“Artists don’t belong in front of a camera,” a French painter and sculptor once told me. “We’re supposed to be the ones using the paint brushes and creating the art, not overtaking the spotlight.”
As a publicist, it’s always been my mission to manage the press. I talk to the media, deal with journalists, and arrange coverage for some of the biggest brands in the world. For years, I did that in Paris at the iconic Hôtel Plaza Athénée, but now I do it for some very influential and upscale clientele here in New York, where I live today.
Up until almost two years ago, I was communications manager at the Plaza Athenee, where I helped turn one of Paris’ most luxurious hotels into a veritable art gallery. Liaising with international galleries and art boutiques in Paris, New York, and elsewhere, I selected stunning pieces of modern art to display in the central courtyard, frontal façade, and plush corridors of our property, and our clients would regularly purchase these pieces of modern, imaginative artwork for tens of thousands of euros or, sometimes, much more.
I learned a lot about working with artists during my time there, and that’s what I want to share with you in this story — what it’s like to represent some of the biggest names in the art community and try to expose them to press and media, even when they often do not want it.
You see, artists are an interesting breed: They’re not quite as social and outgoing as you might expect. Not all artists are like Andy Warhol or writers and singers like Frank Sinatra and Ernest Hemingway. Many of them are quieter, more brooding, and more introspective, preferring to keep to themselves rather than be the center of attention.
And, very often, this created some interesting — if rather awkward — situations for me, as I tried to make these artists stars.
But, what I discovered is, like any other kind of person, artists need to trust the people they are dealing with. They need to know that they have their best interests at heart, but, in the case of artists, it’s all the more difficult to make that happen. Perhaps it’s because artists know that so many people around them are trying to profit off of their hard work and labor, whether they appreciate the efforts that went into creating a masterpiece or not.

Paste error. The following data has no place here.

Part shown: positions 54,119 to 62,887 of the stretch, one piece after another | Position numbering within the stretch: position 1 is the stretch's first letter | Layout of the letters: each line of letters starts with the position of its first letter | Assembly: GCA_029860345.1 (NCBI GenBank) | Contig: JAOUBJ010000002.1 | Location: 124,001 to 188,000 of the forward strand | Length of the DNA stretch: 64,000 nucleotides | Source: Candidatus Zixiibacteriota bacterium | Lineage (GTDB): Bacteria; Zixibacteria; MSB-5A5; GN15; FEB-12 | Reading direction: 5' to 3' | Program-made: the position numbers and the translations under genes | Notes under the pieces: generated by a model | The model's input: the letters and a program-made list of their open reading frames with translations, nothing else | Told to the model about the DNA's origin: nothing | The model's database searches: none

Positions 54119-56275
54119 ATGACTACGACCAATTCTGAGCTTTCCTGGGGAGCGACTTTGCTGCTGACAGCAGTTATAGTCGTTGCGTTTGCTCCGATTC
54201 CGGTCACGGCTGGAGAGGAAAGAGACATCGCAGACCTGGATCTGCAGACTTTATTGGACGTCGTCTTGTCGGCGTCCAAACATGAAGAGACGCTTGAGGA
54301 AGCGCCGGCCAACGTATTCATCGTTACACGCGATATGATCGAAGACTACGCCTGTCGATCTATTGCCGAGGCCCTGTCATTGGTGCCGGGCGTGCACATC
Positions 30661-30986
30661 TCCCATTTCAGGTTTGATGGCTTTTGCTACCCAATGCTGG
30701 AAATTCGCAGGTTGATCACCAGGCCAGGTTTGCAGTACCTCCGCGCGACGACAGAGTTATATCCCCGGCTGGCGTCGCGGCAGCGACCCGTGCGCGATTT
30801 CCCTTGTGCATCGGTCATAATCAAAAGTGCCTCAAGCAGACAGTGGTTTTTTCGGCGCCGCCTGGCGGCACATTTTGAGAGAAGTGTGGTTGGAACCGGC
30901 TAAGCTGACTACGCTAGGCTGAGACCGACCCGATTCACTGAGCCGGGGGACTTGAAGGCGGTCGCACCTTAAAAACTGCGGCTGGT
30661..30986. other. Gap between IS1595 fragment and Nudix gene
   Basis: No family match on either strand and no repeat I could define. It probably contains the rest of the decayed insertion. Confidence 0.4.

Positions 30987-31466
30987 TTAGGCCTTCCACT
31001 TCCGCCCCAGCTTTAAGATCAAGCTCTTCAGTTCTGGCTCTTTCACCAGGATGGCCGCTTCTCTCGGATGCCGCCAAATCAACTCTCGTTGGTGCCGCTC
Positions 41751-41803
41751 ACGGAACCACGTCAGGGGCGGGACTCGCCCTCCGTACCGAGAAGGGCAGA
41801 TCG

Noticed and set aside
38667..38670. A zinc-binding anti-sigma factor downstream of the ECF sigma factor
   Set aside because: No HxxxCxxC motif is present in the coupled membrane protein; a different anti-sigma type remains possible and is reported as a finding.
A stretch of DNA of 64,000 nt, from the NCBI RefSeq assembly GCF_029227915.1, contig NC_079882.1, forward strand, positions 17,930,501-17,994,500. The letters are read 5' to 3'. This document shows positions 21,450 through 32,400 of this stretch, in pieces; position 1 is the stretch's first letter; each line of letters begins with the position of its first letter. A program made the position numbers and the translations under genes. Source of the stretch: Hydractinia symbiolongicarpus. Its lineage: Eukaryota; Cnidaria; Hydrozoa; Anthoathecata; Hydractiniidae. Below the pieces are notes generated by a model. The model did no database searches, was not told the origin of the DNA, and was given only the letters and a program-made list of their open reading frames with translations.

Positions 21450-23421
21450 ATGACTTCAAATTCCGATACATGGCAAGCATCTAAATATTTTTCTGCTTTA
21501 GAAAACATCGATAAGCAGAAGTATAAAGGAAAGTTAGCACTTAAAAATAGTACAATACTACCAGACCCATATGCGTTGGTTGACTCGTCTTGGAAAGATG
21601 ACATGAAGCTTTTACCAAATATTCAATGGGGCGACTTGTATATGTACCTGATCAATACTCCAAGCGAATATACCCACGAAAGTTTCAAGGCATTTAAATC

I think what is so fascinating about artists is that they really express themselves through their work. One of them once said to me: “I don’t need to speak — people just need to look at my work, and they can understand what I have to say.”
Being in such close proximity to the work they created helped me understand what these artists were thinking and feeling. Even if they were wary of speaking to journalists, I could understand the deep and heartfelt emotions they poured into their work, just by spending so much time with their most intimate and personal of creations — their masterpieces.
What I learned about promoting artists is that you can’t focus so much on promoting the artist, because they don’t want to be front and center. It’s their creations and innovations that they want to stand out above all else, so you really have to spend the bulk of your time promoting the work itself.
After all, there’s an old French saying that speaks right to the heart of these enigmatic souls: “A good artist is someone whom you will never understand.”
I couldn’t have said it better myself!